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Violet Katherine Booth, 86, died June 14, 2018, in Metlakatla. She was born Sept. 24, 1931, in Metlakatla.
Time will tell

The Republican tax reform bill — as welcome as it might be — is similar to the Affordable Care Act in one way.

It will take time to realize its effects.

The U.S. House of Representatives passed the bill on Tuesday, but will revote on Wednesday due to technical changes in the bill. The bill went to the Senate on Tuesday, as well, and President Trump is waiting eagerly for his opportunity to sign it as a sort of “Christmas gift” to taxpayers.

The bill is being sold as tax relief for middle-class Americans and small-to-medium businesses. It removes a penalty for failing to buy health insurance, which appeared — much to taxpayers’ dismay — in the ACA.

Most souls favor decreased taxes. If the GOP’s bill proves itself satisfactory to taxpayers over the next few months, then Democrats will wish they had signed on come the 2018 election cycle.

Truth be told, both parties should be working on easing the tax burden.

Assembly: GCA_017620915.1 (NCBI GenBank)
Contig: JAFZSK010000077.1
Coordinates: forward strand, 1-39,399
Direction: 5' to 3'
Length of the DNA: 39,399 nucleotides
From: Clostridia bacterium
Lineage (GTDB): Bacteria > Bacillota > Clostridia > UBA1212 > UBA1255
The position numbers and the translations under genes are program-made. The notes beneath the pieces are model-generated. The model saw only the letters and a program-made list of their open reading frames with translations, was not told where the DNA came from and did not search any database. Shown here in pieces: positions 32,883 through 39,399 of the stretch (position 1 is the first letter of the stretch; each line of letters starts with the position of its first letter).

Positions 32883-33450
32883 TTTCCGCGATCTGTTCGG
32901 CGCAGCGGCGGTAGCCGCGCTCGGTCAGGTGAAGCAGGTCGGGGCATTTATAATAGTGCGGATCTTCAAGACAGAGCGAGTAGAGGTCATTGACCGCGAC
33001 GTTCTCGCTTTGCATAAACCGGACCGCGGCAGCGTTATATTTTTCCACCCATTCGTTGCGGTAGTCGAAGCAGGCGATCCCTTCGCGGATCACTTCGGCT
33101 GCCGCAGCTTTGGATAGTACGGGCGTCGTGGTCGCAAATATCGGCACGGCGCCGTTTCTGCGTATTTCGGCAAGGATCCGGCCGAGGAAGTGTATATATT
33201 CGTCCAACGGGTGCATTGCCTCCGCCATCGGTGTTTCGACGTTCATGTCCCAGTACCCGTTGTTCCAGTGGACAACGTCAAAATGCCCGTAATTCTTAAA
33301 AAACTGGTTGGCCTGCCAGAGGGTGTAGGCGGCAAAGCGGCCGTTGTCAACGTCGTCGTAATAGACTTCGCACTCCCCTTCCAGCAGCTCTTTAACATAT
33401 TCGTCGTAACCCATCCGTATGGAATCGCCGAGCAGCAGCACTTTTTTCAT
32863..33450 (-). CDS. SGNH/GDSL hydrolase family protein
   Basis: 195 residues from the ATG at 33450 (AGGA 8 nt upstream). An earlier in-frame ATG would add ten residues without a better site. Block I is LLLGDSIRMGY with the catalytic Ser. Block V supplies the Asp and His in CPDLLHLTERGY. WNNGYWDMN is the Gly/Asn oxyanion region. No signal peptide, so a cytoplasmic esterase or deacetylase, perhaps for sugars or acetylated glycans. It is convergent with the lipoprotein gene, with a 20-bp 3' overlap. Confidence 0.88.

But, if the reform hurts instead of helps taxpayers, and doesn’t encourage the economy, elections will more easily fall to the Democrats.

As the saying goes, the proof will be in the pudding — whatever the pudding looks like in about 10 months.

Of course, Republicans can continue to address taxes in the coming year. This bill doesn’t need to be the last word on the topic, nor should it be.

Even the GOP notes the tax reform bill isn’t all comprehensive. Other bills could follow.

This is a topic the GOP and the president — Democrats, too, for that matter — should zero in on frequently to ensure that the government isn’t hamstringing taxpayers. The side effect of government tax restraint is a healthy economy.

One way or another, this latest GOP tax reform bill will affect it. Taxpayers will know in time.